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Liberal and conservative risk assessment

Politics

Thirty years ago I wrote speeches for DuPont Company executives and sometimes dealt with risk assessment concerning public health. To take a simple example, let's say that lowering the speed limit on highways will save X-number of lives at a cost of Y billion dollars in terms of lower productivity and increased enforcement costs. We can only have zero risk of auto fatalities by never riding in a car-so how much risk will we accept, and what is an acceptable trade-off between travel and tragedy?

Back then liberals almost always wanted to minimize risk from new products, and business-oriented conservatives were willing to accept more risk. Now, in many economically developed countries, up to 250,000 of every 1 million persons are likely to die of cancer-one out of four persons. What if a new product or chemical is likely to make that number 250,001: Allow it or ban it? That's 300 lives in the United States. Should those be saved at a cost of $300 million? I suspect many of us would say yes. How about $300 billion?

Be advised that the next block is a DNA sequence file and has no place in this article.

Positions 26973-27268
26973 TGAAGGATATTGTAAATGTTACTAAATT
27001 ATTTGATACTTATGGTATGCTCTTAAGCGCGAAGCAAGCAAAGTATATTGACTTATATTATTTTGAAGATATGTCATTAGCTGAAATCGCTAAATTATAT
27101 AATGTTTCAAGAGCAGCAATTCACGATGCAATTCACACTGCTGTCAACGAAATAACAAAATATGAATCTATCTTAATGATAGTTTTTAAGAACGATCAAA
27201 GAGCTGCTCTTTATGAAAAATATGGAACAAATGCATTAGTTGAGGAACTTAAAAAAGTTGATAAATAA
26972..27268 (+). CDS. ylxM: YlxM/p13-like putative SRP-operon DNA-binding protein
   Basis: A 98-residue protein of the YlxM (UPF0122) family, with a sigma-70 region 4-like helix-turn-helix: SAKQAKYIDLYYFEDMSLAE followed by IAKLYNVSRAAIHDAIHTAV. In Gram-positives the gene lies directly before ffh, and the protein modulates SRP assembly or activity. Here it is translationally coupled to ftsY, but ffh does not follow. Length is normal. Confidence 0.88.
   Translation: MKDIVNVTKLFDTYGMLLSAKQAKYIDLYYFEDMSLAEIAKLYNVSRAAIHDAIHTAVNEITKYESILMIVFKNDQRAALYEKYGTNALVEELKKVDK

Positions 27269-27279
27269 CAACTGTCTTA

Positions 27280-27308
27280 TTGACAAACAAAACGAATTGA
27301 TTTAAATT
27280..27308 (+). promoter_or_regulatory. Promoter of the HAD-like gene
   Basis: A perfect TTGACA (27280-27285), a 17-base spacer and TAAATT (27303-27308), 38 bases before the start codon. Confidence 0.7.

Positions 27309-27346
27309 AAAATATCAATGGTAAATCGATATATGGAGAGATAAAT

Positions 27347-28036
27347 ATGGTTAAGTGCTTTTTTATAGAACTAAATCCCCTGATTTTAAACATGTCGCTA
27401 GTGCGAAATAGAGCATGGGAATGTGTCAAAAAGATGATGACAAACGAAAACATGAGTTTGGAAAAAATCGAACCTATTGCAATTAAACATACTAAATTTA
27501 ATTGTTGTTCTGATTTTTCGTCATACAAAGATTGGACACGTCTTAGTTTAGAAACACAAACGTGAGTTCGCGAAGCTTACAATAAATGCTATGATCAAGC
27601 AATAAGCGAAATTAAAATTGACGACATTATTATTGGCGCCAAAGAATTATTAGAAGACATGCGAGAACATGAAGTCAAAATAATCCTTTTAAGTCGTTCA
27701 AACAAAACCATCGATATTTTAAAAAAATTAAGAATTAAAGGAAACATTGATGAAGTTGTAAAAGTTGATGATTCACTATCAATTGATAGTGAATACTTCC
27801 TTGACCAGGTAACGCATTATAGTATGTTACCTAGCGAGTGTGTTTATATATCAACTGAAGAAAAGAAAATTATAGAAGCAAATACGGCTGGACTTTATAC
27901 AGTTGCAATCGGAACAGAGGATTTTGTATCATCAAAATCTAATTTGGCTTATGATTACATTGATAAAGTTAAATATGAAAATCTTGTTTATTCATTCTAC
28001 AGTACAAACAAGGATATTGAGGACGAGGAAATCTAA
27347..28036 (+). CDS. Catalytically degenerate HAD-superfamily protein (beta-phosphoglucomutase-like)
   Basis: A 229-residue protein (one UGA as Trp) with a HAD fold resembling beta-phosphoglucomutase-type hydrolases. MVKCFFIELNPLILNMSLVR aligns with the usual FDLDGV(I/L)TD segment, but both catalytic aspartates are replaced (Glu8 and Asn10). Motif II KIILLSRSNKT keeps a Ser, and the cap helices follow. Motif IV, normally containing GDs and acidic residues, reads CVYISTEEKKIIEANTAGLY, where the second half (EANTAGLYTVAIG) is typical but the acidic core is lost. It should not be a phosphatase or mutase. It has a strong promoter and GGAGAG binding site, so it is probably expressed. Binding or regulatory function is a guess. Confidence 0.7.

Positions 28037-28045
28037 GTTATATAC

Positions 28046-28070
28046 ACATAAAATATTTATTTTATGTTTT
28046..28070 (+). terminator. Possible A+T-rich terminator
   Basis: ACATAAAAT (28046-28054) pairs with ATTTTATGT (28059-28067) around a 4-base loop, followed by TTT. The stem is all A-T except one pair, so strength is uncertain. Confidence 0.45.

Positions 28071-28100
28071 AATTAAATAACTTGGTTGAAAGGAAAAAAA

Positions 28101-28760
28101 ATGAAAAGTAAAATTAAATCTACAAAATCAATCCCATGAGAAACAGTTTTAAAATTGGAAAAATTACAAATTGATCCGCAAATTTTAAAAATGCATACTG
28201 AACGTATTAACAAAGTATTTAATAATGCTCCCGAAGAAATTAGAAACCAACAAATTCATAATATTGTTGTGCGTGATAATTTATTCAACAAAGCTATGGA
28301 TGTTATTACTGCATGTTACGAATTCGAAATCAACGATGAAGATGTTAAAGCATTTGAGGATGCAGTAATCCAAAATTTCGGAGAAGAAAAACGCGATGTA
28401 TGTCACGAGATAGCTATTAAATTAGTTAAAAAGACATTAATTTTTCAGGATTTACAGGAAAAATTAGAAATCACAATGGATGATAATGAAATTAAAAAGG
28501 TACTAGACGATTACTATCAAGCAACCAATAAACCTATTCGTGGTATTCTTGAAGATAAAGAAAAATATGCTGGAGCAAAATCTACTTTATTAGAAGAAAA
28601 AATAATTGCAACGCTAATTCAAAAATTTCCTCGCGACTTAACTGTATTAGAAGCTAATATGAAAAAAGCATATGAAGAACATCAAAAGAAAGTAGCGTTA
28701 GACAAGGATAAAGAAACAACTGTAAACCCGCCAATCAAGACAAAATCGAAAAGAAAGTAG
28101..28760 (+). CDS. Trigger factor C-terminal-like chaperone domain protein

I mention this now because a National Public Radio story on 9/11 raised the question of how much the United States should spend on homeland security when the number of people killed by terrorists worldwide is 400 per year. The apparently liberal academic analyst-this is NPR, after all-suggested that we are over-spending on what is terrible for those 400 but is not an "existential threat" to the country. It struck my wife and me that the lineup for this debate was the opposite of that which is common regarding occupational health and safety: Conservatives are willing to spend and perhaps overspend on threats from abroad; liberals are willing to spend and perhaps overspend on domestic concerns.

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One difference is that terrorist attacks are sudden and often unexpected: Citizens will hold a political figure responsible if he has not spent enormous sums for protection. Cancer or environmental risks typically are silent and slow-developing, which means it's harder to assign blame. Or could it be that conservatives are more likely to think about original sin and therefore more likely to see purposeful human evil, while liberals are more likely to see man as good but harmed by a bad environment?

Marvin Olasky
Marvin Olasky

Marvin is editor in chief of WORLD News Group and the author of more than 20 books, including The Tragedy of American Compassion. Follow Marvin on Twitter @MarvinOlasky.

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